Daddy’s kind generosity is something that I have tried to share with my students and what has surfaced so beautifully in members of my school club. The students are kind and I am touched when they say that my compassion inspires them. Really, those qualities were gifts from my parents. When I see the many students who do not have fathers to celebrate, for a variety of reasons, I know exactly how fortunate I have been in my life. Sometimes, it has been those very students who most value hearing about my dad and hearing me say things he taught me, such as “you get more with honey than with vinegar.” When he was alive, he often contributed to supplies for the arts projects I did with the kids. While I always enjoyed bringing new experiences to the kids, an added and especially touching aspect of this involvement of my dad was that for many kids, we were providing a feeling of being cared for, a real idea of family.


You could take the man out of the USMC but you couldn’t take the USMC (or the camouflage) out of the man!

Today, I also remember that Daddy never wanted me to be sad. Believe it or not, he was not a huge fan of Disney or animation, but when I showed him videos of my Walt Disney World visits with Ben, he beamed because he said he loved to hear me laugh and happy. I cannot count the number of people who stopped me to tell me that I was my dad’s world. He was the consummate pessimist, except when it came to me and my potential, and I was his consummate cheerleader. At a time when I am pursuing writing and other ideas, I must to constantly summon the confidence my dad had in me that I have never had in myself.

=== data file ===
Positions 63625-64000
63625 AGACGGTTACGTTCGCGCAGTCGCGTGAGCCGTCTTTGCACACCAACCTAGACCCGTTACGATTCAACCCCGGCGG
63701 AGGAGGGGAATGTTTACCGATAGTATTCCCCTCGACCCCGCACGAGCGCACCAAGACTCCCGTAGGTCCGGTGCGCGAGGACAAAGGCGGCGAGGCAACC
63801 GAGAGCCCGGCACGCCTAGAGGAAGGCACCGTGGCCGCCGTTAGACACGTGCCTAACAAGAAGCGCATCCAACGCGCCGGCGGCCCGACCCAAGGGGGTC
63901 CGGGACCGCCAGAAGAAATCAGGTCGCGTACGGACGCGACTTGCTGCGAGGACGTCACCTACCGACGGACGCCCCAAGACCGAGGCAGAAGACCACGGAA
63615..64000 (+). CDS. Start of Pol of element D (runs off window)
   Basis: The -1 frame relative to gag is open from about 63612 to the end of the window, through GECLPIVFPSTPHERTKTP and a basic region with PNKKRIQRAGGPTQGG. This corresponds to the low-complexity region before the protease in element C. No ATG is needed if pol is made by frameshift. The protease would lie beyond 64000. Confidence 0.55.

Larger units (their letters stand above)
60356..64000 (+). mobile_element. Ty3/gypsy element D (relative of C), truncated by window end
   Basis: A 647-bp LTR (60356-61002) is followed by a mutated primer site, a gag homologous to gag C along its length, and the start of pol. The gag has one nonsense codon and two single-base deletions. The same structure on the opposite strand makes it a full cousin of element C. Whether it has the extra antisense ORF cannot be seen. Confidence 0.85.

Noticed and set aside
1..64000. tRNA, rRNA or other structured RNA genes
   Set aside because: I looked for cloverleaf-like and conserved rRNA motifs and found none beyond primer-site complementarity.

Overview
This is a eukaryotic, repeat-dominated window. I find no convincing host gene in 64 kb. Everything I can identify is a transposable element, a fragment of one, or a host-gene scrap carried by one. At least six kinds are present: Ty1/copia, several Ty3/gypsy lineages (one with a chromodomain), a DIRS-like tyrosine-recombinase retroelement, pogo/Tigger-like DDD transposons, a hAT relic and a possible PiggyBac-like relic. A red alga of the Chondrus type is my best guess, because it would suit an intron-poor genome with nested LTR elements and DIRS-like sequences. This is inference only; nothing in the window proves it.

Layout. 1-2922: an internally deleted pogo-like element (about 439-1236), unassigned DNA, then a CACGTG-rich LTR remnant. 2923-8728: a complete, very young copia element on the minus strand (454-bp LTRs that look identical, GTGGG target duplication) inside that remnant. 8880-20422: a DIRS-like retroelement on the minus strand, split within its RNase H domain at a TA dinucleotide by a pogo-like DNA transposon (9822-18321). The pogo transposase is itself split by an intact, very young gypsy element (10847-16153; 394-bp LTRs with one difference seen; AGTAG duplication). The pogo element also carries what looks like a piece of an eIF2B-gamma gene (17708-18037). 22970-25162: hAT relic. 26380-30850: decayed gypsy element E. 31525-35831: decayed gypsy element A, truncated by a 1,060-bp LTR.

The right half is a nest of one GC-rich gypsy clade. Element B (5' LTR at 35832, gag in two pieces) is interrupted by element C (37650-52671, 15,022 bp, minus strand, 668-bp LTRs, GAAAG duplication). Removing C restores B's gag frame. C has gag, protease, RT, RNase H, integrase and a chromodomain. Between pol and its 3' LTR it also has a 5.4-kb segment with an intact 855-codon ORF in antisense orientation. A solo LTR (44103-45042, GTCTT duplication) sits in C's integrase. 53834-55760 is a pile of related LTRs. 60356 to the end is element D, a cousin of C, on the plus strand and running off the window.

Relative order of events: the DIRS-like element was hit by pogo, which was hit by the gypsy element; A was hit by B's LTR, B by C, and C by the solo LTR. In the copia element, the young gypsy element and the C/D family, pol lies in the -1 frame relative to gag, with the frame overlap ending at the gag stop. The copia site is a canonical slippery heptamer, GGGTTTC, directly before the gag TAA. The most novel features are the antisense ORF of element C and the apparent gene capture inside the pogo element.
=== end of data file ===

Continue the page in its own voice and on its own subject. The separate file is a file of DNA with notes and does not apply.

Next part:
Camera on his shoulder, Daddy always wanted to be the photographer, not the photographed!

Daddy would be humbled that I remember him, which is so odd to me, because he is always with me and is so much of who I am and what I aim to accomplish. Thank you, Daddy, for the lessons you taught me, the laughs and sense of humor you shared, the moral compass and patriotism you instilled in me, and the unconditional love and generosity you showed me.

I love you and miss you, on Father’s Day and every day!

Happy Birthday and Thank You, Goofy!

When I think of Goofy, I can’t help but remember all of the fun times that Ben and I had with him. Of course, he’s always a lot of fun- he’s Goofy! But, after Ben’s ALS diagnosis, we learned that there is a whole lot more to his Disney magic than silliness. Goofy was a big dose of comfort to Ben during our last visit to Walt Disney World.

Meeting our Disney buddies was always fun, especially for me, but after Ben’s ALS diagnosis, seeing them, especially Mickey Mouse, became very emotional. Although Ben traveled around the parks in a scooter and then an electric wheelchair, while he still had strength in his legs, he stood up for photos with Mickey, Minnie, Pluto, Goofy and Buzz Lightyear. As his legs weakened, he still tried to stand for Mickey and Minnie.  A couple of times, Mickey even helped me to help  Ben out of the chair and he escorted Ben to the photo spot. During our last trip, in 2014, when Ben would not stand at all, I knew he had truly weakened. Living with him, you might think that it would be more obvious to me that he had deteriorated, and of course you would be correct. However, Ben admitting that he could not stand to meet Mickey was symbolic of his surrendering to ALS and that our life was never going to be the same. I think that Ben was overwhelmed and his tears were a kind of rare plea for help. For magic. It was an overwhelmingly sad and emotional meet and greet, with Ben and me in tears. Mickey had hugs for both of us and I asked him for some magic. With a diagnosis like ALS, you just want to believe in that magic.

It was actually Goofy who picked up our emotional pieces. He saw me trying to comfort Ben and he knelt down next to Ben, being his Goofy self, and soon enough, Ben was laughing. He hugged Ben, he danced around, and simply didn’t stop “goofing around” until Ben was back in the magic. Goofy knew just what to do and there was nothing Goofy about that! That’s Disney magic.

Thank you and Happy Birthday, Goofy! You are 90 years young, and a forever friend.